This paper is only available as a PDF. To read, Please Download here.
Many of the problems of peptic ulcer are not capable of solution by exact methods; they remain matters of opinion upon which physicians will differ. The points brought out with reference to indications for operation may be summarized briefly as follows.
What at first appears to be total pyloric stenosis may in fact be partly due to reversible spasm and edema. Hence, operation should rarely be done until measures to relieve such spasm and edema have failed.
From the surgical standpoint the great problem of hemorrhage is to recognize that it has become “intractable” before it is too late to save life by operation. Since a first hemorrhage in a young person is rarely fatal one may put off operation longer than in an elderly person with persistent bleeding. Transfusion of concentrated red blood cells may be lifesaving in preparing a patient who has bled severely.
Cancer develops so rarely in gastric ulcer that prophylactic excision is not usually indicated. However, ulcers apparently benign which fail to heal promptly may in fact be cancer and should be removed by gastric resection.
With the recognition that peptic ulcer is often a psychosomatic problem, operation will be done less often than formerly for indigestion (without obstruction or hemorrhage), but operation still has a place in refractory cases with insignificant psychiatric symptoms.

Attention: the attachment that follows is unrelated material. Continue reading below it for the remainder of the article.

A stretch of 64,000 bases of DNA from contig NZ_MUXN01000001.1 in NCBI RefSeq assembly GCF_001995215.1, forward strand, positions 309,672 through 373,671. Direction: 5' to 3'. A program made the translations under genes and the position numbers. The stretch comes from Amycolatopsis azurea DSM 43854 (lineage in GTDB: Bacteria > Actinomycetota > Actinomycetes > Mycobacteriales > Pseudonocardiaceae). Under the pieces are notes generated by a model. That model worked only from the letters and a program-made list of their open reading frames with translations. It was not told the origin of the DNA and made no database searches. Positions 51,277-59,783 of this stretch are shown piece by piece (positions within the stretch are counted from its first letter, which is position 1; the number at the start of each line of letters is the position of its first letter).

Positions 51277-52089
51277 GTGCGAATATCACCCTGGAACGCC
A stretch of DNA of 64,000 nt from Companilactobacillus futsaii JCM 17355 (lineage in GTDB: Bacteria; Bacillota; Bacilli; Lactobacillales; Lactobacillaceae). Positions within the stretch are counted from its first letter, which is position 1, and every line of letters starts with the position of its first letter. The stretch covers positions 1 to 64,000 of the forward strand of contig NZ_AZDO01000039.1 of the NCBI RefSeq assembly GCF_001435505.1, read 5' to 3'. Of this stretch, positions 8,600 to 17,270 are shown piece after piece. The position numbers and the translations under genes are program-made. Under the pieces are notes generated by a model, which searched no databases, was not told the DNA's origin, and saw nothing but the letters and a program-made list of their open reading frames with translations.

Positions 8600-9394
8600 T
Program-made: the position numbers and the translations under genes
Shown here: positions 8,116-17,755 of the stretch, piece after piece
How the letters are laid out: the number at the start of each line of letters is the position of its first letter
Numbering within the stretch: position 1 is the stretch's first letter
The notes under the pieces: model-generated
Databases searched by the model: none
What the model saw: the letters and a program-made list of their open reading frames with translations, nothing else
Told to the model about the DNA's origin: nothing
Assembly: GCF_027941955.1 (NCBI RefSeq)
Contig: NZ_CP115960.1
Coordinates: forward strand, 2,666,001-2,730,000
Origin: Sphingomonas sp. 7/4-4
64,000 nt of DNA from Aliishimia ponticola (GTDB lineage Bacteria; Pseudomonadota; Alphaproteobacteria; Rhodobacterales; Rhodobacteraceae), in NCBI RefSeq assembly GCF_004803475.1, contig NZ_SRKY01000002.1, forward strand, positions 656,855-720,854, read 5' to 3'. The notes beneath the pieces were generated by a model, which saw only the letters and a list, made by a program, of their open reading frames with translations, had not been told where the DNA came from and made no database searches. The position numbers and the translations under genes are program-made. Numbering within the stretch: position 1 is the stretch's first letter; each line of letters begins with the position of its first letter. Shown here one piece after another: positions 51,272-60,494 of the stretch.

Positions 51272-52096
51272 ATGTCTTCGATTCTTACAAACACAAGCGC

To read this article in full you will need to make a payment
Purchase one-time access:Academic & Personal: 24 hour online accessCorporate R&D Professionals: 24 hour online access
One-time access price info
- For academic or personal research use, select 'Academic and Personal'
- For corporate R&D use, select 'Corporate R&D Professionals'
Subscribe:Subscribe to Surgery
Already a print subscriber? Claim online access
Already an online subscriber? Sign in
Register: Create an account
Institutional Access: Sign in to ScienceDirect
- The Indications for Operation in Cases of Uncomplicated Peptic Ulcer.Surgery. 1937; 2: 710
- The Intractable Duodenal Ulcer: Evaluation of Surgical Procedures.Ann. Surg. 1943; 117: 498
- Clinical Use of Amiuo Acids for the Maintenance of Nitrogen Equilibrium.J. A. M. A. 1943; 121: 163
- The Treatment of Peptic Ulcer.J. B. Lippincott Company, Philadelphia1944
- Carcinoma in Situ of the Stomach and Its Bearing on the Histogenesis of Malignant Ulcers.Arch. Path. 1940; 30: 348
- Duration of Cancer of the Stomach.Gastroenterology. 1943; 1: 723
- Lea & Febiger, Philadelphia1941: 511 (See discussion in Portis, Sidney A.) Diseases of the Digestive System.
- Carcinomatous Ulcer.J. A. M. A. 1942; 118: 1
- Gastroduodenal Disorders: An Important Wartime Medical Problem.War Med. 1942; 2: 967
- The Emotional Component of the Ulcer Susceptible Constitution.Ann. Int. Med. 1942; 16: 633
- The Man-Environment Unit and Peptic Ulcer.Arch. Int. Med. 1932; 49: 616
- Evidence on Genesis of Peptic Ulcer in Man.J. A. M. A. 1942; 120: 670
- Emotions and Gastro-duodenal Function.Psychosom. Med. 1942; 4: 5
Received: July 17, 1944
© 1945 Published by Elsevier Inc.